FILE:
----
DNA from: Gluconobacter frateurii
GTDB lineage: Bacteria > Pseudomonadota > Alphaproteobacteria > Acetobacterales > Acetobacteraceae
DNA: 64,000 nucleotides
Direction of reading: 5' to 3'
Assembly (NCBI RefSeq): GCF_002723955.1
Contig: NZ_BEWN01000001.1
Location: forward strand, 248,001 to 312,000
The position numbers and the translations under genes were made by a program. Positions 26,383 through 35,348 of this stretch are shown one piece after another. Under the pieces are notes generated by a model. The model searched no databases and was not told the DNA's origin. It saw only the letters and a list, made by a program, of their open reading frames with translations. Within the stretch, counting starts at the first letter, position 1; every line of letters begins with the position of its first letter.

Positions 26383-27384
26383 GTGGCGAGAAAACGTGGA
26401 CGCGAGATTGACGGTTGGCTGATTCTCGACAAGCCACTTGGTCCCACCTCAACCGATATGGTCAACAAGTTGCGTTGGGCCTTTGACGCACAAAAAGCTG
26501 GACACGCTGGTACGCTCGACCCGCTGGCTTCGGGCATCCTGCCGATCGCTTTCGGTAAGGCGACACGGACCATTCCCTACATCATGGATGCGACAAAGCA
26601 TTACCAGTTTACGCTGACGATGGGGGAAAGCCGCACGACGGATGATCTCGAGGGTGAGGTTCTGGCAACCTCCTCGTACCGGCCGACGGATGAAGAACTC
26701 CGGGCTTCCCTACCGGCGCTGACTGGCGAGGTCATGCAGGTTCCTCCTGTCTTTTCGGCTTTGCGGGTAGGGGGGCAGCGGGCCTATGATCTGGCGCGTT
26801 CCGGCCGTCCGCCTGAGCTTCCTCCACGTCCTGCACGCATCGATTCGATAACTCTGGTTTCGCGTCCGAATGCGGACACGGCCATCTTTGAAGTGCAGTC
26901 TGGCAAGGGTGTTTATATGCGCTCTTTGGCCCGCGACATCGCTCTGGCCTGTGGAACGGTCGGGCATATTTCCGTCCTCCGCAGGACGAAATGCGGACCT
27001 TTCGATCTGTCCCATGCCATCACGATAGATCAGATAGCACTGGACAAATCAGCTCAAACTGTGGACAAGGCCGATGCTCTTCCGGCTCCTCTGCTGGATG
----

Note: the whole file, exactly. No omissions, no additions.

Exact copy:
DNA from: Gluconobacter frateurii
GTDB lineage: Bacteria > Pseudomonadota > Alphaproteobacteria > Acetobacterales > Acetobacteraceae
DNA: 64,000 nucleotides
Direction of reading: 5' to 3'
Assembly (NCBI RefSeq): GCF_002723955.1
Contig: NZ_BEWN01000001.1
Location: forward strand, 248,001 to 312,000
The position numbers and the translations under genes were made by a program. Positions 26,383 through 35,348 of this stretch are shown one piece after another. Under the pieces are notes generated by a model. The model searched no databases and was not told the DNA's origin. It saw only the letters and a list, made by a program, of their open reading frames with translations. Within the stretch, counting starts at the first letter, position 1; every line of letters begins with the position of its first letter.

Positions 26383-27384
26383 GTGGCGAGAAAACGTGGA
26401 CGCGAGATTGACGGTTGGCTGATTCTCGACAAGCCACTTGGTCCCACCTCAACCGATATGGTCAACAAGTTGCGTTGGGCCTTTGACGCACAAAAAGCTG
26501 GACACGCTGGTACGCTCGACCCGCTGGCTTCGGGCATCCTGCCGATCGCTTTCGGTAAGGCGACACGGACCATTCCCTACATCATGGATGCGACAAAGCA
26601 TTACCAGTTTACGCTGACGATGGGGGAAAGCCGCACGACGGATGATCTCGAGGGTGAGGTTCTGGCAACCTCCTCGTACCGGCCGACGGATGAAGAACTC
26701 CGGGCTTCCCTACCGGCGCTGACTGGCGAGGTCATGCAGGTTCCTCCTGTCTTTTCGGCTTTGCGGGTAGGGGGGCAGCGGGCCTATGATCTGGCGCGTT
26801 CCGGCCGTCCGCCTGAGCTTCCTCCACGTCCTGCACGCATCGATTCGATAACTCTGGTTTCGCGTCCGAATGCGGACACGGCCATCTTTGAAGTGCAGTC
26901 TGGCAAGGGTGTTTATATGCGCTCTTTGGCCCGCGACATCGCTCTGGCCTGTGGAACGGTCGGGCATATTTCCGTCCTCCGCAGGACGAAATGCGGACCT
27001 TTCGATCTGTCCCATGCCATCACGATAGATCAGATAGCACTGGACAAATCAGCTCAAACTGTGGACAAGGCCGATGCTCTTCCGGCTCCTCTGCTGGATG